Marine head units work well in boats, motorcycles and other external applications because they can withstand light rain, moisture and damaging sun rays. If you need a stereo that can survive your outdoor activities, a marine stereo is exactly what you are looking for. Marine receivers are specially designed to handle harsh conditions such as water, fog, salt, and UV rays.
Marine stereos are designed with conformal coated circuit boards, which help protect the circuit board from moisture and prevent rust and corrosion. They also have a sealed gasket, which prevents water from penetrating through the CD slot. The buttons and LCD display are also designed to be water resistant.
To clarify, the term ‘water resistant’ means that while these are built to survive outdoor elements, marine stereos are not completely infallible. Water resistant models only protect against moisture. They will guard against rainfall and water splashes, but the units are not completely waterproof. A splash cover offers extra protection from water damage. Consider purchasing a splash cover if you anticipate that your stereo will be frequently exposed to water. You get this extra protection for only a small additional cost, and it is simple to install the splash cover.
Marine stereos, like car stereos, include controls for your AM/FM tuner. They all play CDs, and most marine stereos also have MP3, WMA, and AAC playback capability. They also include standard controls for volume, balance, tone, fader, and source selection. Most include special skip protection, built-in crossovers and equalizers.
Many marine stereos are compatible with satellite radio. Satellite radio offers clear broadcasting signals almost anywhere, as well as commercial-free channels with premium content. If you purchase a tuner, antenna and subscription to XM or Sirius, you can listen tosatellite radio while sailing (as long as you are within 200 miles of shore). If you plan on using satellite radio, make sure the stereo you purchase is satellite radio ready. This means you will be able to control the satellite radio through the stereo controls. While you can add satellite radio to a stereo that is not satellite radio ready, you have to use your aux inputs to plug in portable satellite radio players. Portable players are impractical for outdoor environments, since they are typically not water resistant and they won’t be able to withstand the outdoor conditions that marine technology is designed to endure.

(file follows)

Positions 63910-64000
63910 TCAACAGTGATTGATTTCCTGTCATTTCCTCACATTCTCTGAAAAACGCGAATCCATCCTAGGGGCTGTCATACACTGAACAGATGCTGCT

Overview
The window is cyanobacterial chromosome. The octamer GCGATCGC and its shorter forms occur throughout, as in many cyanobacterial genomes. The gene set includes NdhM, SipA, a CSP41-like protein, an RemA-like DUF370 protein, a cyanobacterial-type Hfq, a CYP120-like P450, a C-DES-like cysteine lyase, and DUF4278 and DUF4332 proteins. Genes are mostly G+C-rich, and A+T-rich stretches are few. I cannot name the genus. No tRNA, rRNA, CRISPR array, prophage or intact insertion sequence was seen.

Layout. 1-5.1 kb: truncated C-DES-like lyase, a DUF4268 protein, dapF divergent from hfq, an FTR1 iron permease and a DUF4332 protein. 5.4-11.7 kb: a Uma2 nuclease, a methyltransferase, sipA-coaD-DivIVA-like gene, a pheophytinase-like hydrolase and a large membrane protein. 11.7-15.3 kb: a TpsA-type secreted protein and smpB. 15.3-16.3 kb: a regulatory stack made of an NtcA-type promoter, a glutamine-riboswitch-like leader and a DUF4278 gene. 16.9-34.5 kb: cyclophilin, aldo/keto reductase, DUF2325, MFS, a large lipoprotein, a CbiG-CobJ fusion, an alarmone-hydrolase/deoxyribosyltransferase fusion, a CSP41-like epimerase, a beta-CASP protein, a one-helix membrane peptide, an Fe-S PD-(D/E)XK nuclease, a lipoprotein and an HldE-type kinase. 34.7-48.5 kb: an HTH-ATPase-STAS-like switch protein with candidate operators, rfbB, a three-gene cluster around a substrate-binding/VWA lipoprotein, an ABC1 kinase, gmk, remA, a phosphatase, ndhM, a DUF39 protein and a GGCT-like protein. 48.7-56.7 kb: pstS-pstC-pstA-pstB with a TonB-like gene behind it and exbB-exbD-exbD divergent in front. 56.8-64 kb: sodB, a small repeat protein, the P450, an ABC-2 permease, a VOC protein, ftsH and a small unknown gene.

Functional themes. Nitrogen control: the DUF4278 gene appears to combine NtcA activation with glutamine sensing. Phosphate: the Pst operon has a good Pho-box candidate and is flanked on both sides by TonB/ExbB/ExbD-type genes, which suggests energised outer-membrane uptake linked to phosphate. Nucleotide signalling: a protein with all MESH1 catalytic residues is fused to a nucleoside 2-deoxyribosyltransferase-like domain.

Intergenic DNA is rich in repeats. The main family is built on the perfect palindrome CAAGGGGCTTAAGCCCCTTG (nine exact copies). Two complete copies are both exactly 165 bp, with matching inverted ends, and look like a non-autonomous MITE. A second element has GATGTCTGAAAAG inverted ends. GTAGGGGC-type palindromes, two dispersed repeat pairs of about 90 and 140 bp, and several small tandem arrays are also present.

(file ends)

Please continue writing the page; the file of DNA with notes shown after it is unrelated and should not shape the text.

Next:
The top of line marine head units include features such as digital HD Radio, Bluetooth capability, and inputs for iPod and USB use. Bluetooth controls allow you to send and receive phone calls using hands-free Bluetooth technology while sailing on your boat. Marine head unit designs configured with iPod, USB, and SD Card inputs allow you to play the music on your portable media player through your marine receiver. Now you can leave your CDs at home and control your portable players through your marine head unit.
Some marine stereos are only compatible with aux inputs for portable media players. With an aux input, you only use the stereo to control the volume. For the other playback controls, you will still have to use the portable player. Some marine stereos are able to control the music from your iPod and charge your iPod while it is plugged into the stereo. Usually you will need to purchase an additional adapter to do so.
Most marine stereos are standard DIN sizes, but some are custom, oversized models. Another option is to install your marine stereo in a gimbal stereo mount. This allows you to externally mount your head unit under the dash, or anywhere else you think it would be safe and convenient. If you want to control your marine head unit with a wireless remote, be sure to mount the stereo in a spot where the remote can communicate with the face of the stereo.